Feds vs. oilmen — who wins in the end?

Landgraf, Perryman say numerous factors in play

A pumpjack operates just outside of the Odessa Ector Power Partners natural gas power plant Wednesday, March 9, 2022, in Odessa, Texas. (Odessa American/Eli Hartman)

Considering the battle royal that’s been waged between federal regulatory agencies and the energy industry since President Biden took office in January 2021, the question arises, who’ll end up winning?

State Rep. Brooks Landgraf and Waco economist Ray Perryman cite a number of factors in saying the industry will overcome and prevail like it always has through more than a century of triumphs and travails.

State Rep. Brooks Landgraf

“Despite the regulatory hurdles posed by agencies like the EPA, the resilience of the Permian Basin underscores the lasting economic strength of the energy sector,” said Landgraf, an Odessa Republican. “Oil and gas have long served as indispensable drivers for global prosperity, lifting billions from poverty and cementing America’s stature as a global leader.

“While certain administrations may adopt hostile stances towards fossil fuels, the unyielding spirit of the oil patch persists and the demand for these commodities remains.”

Landgraf said the people who do the hard physical work of the oilfield are the real core of its success.

“Amidst the present challenges it’s crucial to acknowledge the dedication of the men and women in the oil patch whose relentless efforts and innovation continue to propel the industry forward,” he said. “Their resilience not only ensures the industry’s sustainability, it also shapes our energy landscape for the better.

“In the face of adversity, history has demonstrated that the energy industry’s ingenuity and adaptability will prevail. Ultimately, I am confident that market forces will affirm the enduring value of oil and gas in fueling economic growth and meeting the world’s energy needs.”

Perryman said it “is frustrating when politics and even good intentions get in the way of effective policy, but it happens in many contexts involving both parties.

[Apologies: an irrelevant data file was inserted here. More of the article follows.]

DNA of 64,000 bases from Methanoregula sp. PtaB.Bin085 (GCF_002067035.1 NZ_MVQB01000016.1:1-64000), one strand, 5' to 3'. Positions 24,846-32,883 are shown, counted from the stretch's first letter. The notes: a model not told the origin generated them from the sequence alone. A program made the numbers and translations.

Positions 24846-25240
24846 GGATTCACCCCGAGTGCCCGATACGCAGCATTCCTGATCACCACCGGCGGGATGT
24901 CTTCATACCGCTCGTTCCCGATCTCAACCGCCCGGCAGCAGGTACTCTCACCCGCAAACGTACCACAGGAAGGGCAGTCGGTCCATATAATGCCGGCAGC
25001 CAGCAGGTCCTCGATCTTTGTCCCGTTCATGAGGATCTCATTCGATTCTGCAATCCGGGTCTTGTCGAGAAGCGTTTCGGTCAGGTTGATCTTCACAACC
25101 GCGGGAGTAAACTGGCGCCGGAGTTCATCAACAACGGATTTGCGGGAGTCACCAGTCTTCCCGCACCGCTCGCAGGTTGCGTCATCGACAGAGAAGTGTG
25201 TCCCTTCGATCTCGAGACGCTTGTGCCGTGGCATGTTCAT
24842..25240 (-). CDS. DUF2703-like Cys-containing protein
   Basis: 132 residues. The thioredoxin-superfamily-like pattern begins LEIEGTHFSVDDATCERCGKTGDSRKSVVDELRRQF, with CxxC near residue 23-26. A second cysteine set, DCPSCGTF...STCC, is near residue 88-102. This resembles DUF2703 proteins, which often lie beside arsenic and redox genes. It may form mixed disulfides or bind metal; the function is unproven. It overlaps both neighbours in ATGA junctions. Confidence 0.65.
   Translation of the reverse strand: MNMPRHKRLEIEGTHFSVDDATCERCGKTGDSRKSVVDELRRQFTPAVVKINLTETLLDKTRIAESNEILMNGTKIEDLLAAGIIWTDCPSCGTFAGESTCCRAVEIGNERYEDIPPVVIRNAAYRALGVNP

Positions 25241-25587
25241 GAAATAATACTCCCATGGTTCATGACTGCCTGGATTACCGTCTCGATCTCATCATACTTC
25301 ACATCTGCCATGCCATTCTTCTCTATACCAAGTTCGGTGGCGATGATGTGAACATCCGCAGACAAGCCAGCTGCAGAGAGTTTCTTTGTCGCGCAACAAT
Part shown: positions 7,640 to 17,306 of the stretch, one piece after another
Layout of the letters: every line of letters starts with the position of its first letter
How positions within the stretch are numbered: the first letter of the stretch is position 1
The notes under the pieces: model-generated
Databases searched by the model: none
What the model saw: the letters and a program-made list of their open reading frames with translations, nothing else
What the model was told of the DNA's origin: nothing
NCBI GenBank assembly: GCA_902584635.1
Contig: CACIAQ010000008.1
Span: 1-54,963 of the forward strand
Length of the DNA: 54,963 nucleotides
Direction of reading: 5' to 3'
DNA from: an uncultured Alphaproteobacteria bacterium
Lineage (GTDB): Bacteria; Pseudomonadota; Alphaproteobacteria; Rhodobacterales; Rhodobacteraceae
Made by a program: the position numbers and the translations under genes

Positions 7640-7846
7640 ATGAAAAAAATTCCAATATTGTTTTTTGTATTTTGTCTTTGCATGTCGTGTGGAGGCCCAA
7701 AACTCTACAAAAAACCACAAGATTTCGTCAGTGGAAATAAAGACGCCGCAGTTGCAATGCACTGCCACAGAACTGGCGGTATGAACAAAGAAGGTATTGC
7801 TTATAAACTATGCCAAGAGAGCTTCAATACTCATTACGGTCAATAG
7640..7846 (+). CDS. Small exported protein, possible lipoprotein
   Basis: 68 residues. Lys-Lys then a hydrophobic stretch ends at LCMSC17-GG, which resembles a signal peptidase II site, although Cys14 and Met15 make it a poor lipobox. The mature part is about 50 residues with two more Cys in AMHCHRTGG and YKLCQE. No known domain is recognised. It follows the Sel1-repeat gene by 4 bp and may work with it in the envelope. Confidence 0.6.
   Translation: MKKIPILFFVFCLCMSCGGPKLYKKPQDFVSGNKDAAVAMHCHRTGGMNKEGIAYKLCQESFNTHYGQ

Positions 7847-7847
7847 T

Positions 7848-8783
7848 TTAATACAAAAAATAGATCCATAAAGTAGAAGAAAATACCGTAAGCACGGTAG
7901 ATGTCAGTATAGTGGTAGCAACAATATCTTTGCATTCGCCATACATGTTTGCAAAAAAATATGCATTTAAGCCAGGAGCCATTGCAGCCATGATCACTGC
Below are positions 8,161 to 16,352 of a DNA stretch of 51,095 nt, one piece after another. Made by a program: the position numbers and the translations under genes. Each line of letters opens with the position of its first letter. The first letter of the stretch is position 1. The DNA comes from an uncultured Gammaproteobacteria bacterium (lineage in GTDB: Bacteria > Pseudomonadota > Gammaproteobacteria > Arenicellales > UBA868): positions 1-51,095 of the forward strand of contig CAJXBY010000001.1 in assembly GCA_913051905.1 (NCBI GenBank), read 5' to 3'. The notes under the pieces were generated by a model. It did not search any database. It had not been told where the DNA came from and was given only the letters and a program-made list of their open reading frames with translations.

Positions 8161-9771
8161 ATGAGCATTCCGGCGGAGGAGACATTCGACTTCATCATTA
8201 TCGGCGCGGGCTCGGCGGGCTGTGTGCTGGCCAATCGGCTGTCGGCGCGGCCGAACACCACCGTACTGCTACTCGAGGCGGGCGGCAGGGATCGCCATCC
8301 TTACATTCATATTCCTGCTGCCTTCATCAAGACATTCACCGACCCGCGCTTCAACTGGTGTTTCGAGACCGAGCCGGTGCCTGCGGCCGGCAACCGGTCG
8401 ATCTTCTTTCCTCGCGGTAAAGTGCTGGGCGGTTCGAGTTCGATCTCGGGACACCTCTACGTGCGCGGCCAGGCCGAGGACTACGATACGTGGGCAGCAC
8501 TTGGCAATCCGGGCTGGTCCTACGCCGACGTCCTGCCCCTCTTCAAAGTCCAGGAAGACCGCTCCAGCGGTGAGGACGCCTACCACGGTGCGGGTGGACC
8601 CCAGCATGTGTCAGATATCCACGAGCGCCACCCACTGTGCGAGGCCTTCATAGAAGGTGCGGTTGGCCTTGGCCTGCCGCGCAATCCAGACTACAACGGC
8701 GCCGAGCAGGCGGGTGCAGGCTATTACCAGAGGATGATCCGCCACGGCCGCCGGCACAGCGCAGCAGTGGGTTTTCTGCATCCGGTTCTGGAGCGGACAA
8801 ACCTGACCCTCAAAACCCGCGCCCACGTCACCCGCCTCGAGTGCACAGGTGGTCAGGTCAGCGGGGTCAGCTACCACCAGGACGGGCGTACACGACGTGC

“In situations such as the one confronting the energy industry at the moment, the ultimate outcome is predictable, but the path to get there will likely be problematic,” he said.

Perryman said the missing element that’s frequently overlooked in current policy conflicts is that billions of people around the world will need the energy provided by the oil and gas industry for decades to come.

Ray Perryman is the head of The Perryman Group and serves as a distinguished professor at the International Institute for Advanced Studies.

“While climate change is a critical issue that must be dealt with, the pace of increase in the demand for power and other forms of energy simply cannot be met without the responsible production of oil and gas,” he said. “Although this fact is often ignored in the debate, it is certainly not a secret.

“Forecasts by the U.S. Department of Energy under widely varying assumptions demonstrate ongoing and increasing demand as do the forecasts from our firm and many others. An ‘all-of-the-above’ approach will be needed with responsible development of the conventional fuels that are crucial to sustaining geopolitical stability and promoting economic growth.”

Perryman said adequate energy supplies are essential to eliminating the extreme poverty around the globe that developed nations will find it increasingly hard to tolerate.

“It is also highly unlikely that people in Europe will be compelled to indefinitely rely on the whims of Russia to avoid freezing in the winter due to insufficient natural gas when readily available alternatives such as U.S. LNG are available,” he said. “Over time the fallout from restrictions on the responsible production of energy in the United States will come to dominate the decision process, although there will likely be some unfortunate machinations in the interim.”

He said it is important to reduce the emissions profile of the production and use of oil and natural gas at every stage of the process, but that can be accomplished with substantial progress already having been made.

“The bottom line is simply that when something has to happen, it will,” Perryman said. “A solution will be found that includes domestic oil and gas production, although we are likely to see a variety of shortsighted decisions, knee-jerk reactions, political maneuvers and other wrong turns along the way.

“These detours in essence create inefficiencies, cost escalation, distorted risk profiles and unnecessary delays in achieving the ultimate goals of resolving the climate crisis while providing the energy resources needed to promote economic growth and human progress.”